General IP

Pun Marks are Fun Marks! Then Why is Chewy Vuiton OK, But Not Ben & Cherry’s?

November 25, 2013
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by Jamie Fitzgerald Last year a California porn studio, Caballero Video, paid dubious homage to Ben & Jerry’s®   (“B&J”) when it launched a “Ben & Cherry’s” film series.  Even the less explicit titles in the series, such as BOSTON CREAM THIGH and HAIRY GARCIA, (a la B&J’s BOSTON CREAM PIE and CHERRY GARCIA®), evidence an […]

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Alleged Patent Troll Targeted by Vermont Attorney General

September 25, 2013
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Previously, we posted about Governor Peter Shumlin signing into law Vermont’s first-in-the-nation (and so far only-in-the-nation) patent troll legislation helping Vermont businesses protect themselves from bad faith patent infringement claims. 9 V.S.A. §§4195-4199 (effective July 1, 2013). In the meantime, the Vermont Attorney General is pursuing patent troll claims against MPHJ Technology Investments, LLC under […]

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3D Printing and Utility Patents: Will 3D Printers Lead to Widespread Infringement of Utility Patents?

September 11, 2013
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by Kevin McGrath This article is the next in a series of posts discussing IP issues surrounding 3D printing.  As discussed in the last post, some types of 3D printing technology have become affordable enough for home use.  This has led to increased concerns that the printers’ capability to make “perfect replicas” will lead to […]

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Seed of Patent Infringement Germinates Between Organic Farmers and Monsanto

June 25, 2013
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Organic farmers throughout the U.S. have worried for years that agricultural powerhouse Monsanto, might someday show up at their garden gate with a lawsuit for patent infringement because their crops were “inadvertently” contaminated with Monsanto biotech seed, a GMO or genetically modified organism, growing in neighboring fields. They were so worried, in fact, that in […]

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Fractured Federal Circuit Invites the Supreme Court to Once Again Weigh In On Patentable Subject Matter – What Computer Software Patent Applicants Should Do in the Interim

May 28, 2013
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By Kevin McGrath On May 10, 2013, the Federal Circuit issued its en banc decision in CLS Bank International et al. v. Alice Corporation Pty, Ltd., (2011-1301).  At a high level, the issue in CLS Bank was whether software, business method, financial system, and some computer implemented inventions are eligible to even be considered for […]

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Vermont Approves Legislation Prohibiting Bad Faith Patent Infringement Claims

May 23, 2013
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By Peter Kunin The Vermont House and Senate have approved a first-in-the-nation bill that provides a legal tool for Vermont companies who face extortionate claims of patent infringement from “patent trolls.”  In brief, the legislation gives Vermont companies the ability to bring a lawsuit against patent owners who – acting in bad faith — threaten […]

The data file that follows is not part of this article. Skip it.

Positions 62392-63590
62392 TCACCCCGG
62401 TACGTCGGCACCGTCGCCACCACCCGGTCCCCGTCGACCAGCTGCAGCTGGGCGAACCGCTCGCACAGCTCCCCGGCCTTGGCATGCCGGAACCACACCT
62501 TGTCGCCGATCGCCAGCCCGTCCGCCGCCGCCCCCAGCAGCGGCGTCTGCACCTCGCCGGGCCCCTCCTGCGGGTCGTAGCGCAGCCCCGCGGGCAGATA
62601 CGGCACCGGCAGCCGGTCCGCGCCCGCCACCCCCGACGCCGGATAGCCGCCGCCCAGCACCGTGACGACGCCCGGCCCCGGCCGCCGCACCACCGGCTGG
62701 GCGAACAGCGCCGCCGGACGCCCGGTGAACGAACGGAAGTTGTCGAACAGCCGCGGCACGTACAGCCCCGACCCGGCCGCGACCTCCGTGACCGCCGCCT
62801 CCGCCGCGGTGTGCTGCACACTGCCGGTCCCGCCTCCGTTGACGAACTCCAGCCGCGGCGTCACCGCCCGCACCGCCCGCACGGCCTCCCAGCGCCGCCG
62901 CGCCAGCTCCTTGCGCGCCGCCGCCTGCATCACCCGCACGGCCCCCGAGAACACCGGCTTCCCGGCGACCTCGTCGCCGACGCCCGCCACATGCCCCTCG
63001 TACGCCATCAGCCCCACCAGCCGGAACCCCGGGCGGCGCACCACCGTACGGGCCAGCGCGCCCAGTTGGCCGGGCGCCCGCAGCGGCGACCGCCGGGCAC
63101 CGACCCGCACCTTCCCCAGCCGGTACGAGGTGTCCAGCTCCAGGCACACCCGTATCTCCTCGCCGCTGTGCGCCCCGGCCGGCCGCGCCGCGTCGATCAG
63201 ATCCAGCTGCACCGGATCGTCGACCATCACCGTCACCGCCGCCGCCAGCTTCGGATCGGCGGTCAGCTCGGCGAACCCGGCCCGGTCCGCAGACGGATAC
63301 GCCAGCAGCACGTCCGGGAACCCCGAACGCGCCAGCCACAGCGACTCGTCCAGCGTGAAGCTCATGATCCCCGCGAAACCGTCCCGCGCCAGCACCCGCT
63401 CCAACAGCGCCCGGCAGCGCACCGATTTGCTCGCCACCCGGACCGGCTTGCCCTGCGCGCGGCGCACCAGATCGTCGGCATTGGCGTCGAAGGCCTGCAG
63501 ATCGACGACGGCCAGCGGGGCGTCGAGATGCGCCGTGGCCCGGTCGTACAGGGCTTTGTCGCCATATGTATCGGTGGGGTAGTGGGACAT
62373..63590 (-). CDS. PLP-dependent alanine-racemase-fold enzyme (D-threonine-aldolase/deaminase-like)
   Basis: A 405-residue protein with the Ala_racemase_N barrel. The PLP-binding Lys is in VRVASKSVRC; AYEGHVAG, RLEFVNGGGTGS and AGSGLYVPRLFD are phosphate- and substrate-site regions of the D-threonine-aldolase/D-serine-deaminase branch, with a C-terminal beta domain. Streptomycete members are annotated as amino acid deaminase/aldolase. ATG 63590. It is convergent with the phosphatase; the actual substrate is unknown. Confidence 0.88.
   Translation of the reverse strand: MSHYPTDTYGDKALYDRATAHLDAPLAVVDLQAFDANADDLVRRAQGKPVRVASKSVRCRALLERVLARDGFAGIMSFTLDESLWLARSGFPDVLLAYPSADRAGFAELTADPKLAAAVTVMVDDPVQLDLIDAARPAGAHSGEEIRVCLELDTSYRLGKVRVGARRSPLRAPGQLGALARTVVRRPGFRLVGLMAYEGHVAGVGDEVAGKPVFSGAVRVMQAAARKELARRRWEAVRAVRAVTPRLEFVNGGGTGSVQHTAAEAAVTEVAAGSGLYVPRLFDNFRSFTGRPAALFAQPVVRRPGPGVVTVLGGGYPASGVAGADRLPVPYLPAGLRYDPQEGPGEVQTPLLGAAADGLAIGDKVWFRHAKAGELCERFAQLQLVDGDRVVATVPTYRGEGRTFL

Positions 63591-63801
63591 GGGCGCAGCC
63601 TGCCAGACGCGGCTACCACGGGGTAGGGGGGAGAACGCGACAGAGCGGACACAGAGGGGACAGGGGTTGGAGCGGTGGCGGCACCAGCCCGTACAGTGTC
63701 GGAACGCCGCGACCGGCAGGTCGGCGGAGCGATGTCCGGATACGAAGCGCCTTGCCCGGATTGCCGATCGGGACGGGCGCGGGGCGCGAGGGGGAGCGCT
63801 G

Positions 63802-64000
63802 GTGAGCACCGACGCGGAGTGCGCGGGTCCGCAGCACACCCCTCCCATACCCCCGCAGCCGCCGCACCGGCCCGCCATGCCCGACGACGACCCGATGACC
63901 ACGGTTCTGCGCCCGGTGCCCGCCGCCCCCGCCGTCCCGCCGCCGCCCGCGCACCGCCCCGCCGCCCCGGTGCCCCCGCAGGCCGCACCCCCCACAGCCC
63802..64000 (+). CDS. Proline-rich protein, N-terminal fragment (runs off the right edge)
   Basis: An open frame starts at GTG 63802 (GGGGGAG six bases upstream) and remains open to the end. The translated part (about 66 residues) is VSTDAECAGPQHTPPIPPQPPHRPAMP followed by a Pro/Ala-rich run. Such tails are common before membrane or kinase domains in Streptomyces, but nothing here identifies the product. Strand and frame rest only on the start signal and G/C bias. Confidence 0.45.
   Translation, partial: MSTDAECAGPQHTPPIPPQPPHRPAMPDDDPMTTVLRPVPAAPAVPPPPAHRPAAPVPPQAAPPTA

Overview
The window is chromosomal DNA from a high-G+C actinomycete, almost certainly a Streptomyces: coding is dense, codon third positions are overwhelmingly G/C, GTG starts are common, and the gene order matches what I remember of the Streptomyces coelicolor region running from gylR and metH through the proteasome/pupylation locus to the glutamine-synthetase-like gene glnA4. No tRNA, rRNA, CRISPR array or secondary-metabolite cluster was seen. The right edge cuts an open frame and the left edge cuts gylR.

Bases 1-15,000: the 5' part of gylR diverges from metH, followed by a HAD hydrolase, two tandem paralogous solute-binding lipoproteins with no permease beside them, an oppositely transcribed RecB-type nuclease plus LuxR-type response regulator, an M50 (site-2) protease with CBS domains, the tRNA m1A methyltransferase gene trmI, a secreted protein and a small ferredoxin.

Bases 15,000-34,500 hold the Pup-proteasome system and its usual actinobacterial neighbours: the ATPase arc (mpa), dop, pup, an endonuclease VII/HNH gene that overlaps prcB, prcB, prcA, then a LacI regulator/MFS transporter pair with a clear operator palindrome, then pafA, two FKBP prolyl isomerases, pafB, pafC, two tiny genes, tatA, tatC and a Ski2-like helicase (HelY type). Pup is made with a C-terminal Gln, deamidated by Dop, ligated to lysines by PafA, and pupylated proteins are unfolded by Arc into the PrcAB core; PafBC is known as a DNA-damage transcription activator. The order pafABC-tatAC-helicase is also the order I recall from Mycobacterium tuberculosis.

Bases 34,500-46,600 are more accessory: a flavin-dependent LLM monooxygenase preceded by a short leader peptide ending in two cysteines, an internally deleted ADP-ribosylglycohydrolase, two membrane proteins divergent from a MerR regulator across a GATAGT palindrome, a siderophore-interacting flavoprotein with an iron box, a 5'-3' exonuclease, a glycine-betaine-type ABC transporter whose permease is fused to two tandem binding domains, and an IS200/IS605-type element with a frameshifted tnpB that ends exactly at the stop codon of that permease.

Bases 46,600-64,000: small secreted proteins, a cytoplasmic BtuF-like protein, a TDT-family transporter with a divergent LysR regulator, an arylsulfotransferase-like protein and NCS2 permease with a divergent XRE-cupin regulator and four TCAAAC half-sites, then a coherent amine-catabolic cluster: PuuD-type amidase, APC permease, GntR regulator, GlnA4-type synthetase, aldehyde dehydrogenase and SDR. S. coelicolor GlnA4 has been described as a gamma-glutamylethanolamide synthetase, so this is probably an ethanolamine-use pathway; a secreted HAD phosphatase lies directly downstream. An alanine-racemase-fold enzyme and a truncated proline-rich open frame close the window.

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Will Patent Classification Harmonization Based On The Cooperative Patent Classification System Strike A Chord?

April 29, 2013
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By Morgan Heller II As mentioned in my previous post on the Cooperative Patent Classification system (CPC), the International Patent Classification system (IPC), on which the CPC is based, is used by more than 100 patent offices around the world, so that the choice of starting with an IPC-based classification system, i.e., the European Patent Classification […]

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Employers Just Get No Satisfaction: NH Enacts Law Restricting Use Of Non-Compete Agreements

April 22, 2013
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By Beth Rattigan Employers in New Hampshire now must comply with further restrictions on their ability to enforce non-compete and anti-piracy agreements.  Venturing further into the already murky area of the enforceability of such agreements, New Hampshire recently enacted  N.H. R.S.A. 275:70, which  requires employers to provide non-compete and non-piracy agreements to applicants and employees […]

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The New Age of Patent Enforcement in the United States: The Brave New World Post-AIA is NOT First to File – It IS Post Grant Proceedings

April 10, 2013
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Sure, First-to-File is new here, but the rest of the world has been dealing with it forever and the sky has not fallen on technological innovation elsewhere.  And it won’t fall on it here either under a First-to-File system. But consider patent enforcement for a moment if you will.  As a patent owner who wants […]

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3D Printing: How Will IP Law Handle The “Next Revolution” in Manufacturing?

April 3, 2013
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By Cathleen Stadecker 3D printing technology is becoming more popular as companies such as MakerBot Industries continue to introduce more affordable desktop 3D printers.  With these machines, which work by printing layers of plastic, metal, ceramics or other materials, more and more people are “printing” real-life objects –toys, jewelry, shoes, replacement parts – in their […]

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